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A craniopharyngioma usually develops near the pituitary gland at the base of the brain.

A craniopharyngioma is a relatively rare, benign tumor that develops near the pituitary gland at the base of the brain. One type of craniopharyngioma occurs in adults, but they are also commonly seen in children between 5 and 14 years of age and affect boys and girls equally.

Although they’re benign, craniopharyngiomas can behave a bit like malignancies — when they grow they can press on and sometimes invade nearby healthy brain tissue. They can press on the optic nerves and cause problems with vision or invade the hypothalamus and pituitary gland and cause problems with hormones. (see Symptoms of Craniopharyngioma). The tumor can usually be successfully removed surgically, but it sometimes recurs and so patients must be monitored carefully in the years after surgery (see Surgery for a Craniopharyngioma).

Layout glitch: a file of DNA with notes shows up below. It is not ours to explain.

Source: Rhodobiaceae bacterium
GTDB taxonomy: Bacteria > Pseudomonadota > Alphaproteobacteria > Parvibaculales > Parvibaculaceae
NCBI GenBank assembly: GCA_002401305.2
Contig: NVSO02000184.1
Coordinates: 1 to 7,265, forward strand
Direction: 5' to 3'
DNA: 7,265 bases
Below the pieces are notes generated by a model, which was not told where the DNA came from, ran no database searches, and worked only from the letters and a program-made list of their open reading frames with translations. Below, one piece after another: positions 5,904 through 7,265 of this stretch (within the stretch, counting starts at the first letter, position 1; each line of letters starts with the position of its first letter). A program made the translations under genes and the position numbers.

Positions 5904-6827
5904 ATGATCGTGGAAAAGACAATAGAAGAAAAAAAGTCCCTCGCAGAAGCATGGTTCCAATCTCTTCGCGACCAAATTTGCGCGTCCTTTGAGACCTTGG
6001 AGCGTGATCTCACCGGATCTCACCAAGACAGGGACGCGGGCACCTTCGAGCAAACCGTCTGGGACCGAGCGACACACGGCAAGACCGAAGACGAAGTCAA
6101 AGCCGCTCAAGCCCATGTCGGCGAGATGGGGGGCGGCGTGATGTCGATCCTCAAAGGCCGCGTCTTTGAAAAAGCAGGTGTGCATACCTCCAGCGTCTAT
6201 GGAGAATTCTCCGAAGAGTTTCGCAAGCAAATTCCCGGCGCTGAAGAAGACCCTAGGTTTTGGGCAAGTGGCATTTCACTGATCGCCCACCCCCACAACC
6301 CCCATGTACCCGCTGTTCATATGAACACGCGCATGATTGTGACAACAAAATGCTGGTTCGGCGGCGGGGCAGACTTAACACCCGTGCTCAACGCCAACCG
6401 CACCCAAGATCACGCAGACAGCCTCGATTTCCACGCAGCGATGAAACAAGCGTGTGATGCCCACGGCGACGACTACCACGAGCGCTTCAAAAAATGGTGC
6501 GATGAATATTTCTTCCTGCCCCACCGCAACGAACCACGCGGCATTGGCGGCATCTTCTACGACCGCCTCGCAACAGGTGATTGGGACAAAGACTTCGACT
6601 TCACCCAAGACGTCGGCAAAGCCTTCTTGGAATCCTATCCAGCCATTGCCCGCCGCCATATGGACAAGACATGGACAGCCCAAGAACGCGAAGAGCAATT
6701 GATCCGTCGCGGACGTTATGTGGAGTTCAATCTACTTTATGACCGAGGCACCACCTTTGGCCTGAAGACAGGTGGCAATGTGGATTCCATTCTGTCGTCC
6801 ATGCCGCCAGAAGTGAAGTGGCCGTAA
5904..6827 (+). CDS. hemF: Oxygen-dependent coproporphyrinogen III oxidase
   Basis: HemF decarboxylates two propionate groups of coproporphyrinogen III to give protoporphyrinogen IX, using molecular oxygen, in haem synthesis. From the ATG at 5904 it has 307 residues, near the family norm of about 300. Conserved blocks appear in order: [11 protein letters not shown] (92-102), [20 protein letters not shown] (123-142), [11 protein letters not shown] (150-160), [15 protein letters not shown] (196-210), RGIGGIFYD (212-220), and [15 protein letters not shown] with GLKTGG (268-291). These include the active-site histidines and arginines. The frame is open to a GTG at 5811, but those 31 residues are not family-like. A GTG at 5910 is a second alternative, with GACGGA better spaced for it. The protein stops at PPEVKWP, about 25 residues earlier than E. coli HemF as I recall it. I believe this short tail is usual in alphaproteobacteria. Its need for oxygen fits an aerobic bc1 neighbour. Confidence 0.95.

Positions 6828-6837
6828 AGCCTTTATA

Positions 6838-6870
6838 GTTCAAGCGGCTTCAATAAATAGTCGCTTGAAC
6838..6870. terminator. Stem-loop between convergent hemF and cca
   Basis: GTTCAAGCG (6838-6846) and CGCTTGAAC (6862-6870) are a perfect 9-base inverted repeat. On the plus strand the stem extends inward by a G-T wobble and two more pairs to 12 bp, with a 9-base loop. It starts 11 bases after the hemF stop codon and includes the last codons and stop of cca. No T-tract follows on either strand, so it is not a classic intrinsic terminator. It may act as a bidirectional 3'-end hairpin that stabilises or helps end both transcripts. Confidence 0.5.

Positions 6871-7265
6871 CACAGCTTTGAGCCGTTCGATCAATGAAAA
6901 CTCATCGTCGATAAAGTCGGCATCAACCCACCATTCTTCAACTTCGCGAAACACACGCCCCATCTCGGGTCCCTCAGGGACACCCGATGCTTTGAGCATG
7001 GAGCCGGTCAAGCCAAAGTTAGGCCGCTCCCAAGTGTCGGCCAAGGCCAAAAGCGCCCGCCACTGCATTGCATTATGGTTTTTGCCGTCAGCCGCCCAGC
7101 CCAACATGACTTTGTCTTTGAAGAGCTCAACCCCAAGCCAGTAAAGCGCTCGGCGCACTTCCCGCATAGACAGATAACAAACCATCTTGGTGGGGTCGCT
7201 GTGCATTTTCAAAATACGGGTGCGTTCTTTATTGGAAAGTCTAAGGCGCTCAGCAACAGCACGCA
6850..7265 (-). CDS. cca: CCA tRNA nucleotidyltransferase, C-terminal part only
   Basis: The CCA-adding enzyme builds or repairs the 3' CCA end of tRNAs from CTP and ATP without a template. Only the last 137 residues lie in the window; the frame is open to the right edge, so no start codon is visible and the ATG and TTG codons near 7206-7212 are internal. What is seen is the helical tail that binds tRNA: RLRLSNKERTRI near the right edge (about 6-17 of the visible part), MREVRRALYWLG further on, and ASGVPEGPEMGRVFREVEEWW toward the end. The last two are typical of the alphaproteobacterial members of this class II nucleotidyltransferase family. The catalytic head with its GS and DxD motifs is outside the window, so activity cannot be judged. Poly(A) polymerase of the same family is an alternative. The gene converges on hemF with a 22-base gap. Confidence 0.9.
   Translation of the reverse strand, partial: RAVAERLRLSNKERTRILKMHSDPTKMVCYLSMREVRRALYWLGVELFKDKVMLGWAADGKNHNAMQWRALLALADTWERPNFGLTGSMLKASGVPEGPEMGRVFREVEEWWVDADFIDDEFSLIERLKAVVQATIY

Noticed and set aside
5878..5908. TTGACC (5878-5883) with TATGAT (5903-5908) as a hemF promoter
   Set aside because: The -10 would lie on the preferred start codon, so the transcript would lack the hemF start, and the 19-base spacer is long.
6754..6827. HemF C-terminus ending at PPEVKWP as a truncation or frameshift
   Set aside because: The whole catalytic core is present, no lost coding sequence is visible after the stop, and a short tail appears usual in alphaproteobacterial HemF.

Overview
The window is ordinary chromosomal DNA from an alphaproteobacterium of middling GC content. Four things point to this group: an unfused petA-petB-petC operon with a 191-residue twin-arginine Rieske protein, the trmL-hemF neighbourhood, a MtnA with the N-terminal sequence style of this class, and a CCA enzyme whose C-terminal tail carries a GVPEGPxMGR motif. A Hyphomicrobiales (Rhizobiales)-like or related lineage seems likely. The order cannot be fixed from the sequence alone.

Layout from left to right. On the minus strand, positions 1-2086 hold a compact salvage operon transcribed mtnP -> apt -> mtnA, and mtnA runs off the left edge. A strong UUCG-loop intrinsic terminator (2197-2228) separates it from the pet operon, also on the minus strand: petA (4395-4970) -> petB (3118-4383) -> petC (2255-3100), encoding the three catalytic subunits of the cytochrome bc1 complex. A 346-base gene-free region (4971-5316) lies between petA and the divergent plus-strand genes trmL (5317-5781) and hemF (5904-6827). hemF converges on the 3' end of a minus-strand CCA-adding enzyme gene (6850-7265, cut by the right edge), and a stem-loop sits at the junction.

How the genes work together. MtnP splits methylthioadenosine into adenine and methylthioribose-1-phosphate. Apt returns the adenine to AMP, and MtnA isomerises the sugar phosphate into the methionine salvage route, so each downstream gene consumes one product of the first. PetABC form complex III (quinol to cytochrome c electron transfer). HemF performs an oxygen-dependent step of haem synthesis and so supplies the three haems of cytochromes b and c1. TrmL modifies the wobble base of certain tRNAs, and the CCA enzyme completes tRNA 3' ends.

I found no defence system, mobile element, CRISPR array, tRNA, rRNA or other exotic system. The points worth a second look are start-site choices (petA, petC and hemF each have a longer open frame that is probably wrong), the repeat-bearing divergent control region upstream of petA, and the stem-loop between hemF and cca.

What Causes Craniopharyngiomas?
Researchers don’t know exactly how or why these tumors occur, but they are thought to develop out of cells left over during fetal development — possibly from a structure called the Rathke pouch. There does not seem to be any genetic cause, and the tumors don’t run in families. There is no known way to prevent a craniopharyngioma.

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Reviewed by: Jeffrey Greenfield, M.D., Ph.D., and
Theodore Schwartz, M.D.
Last reviewed/last updated: August 2018
Illustration by Thom Graves, CMI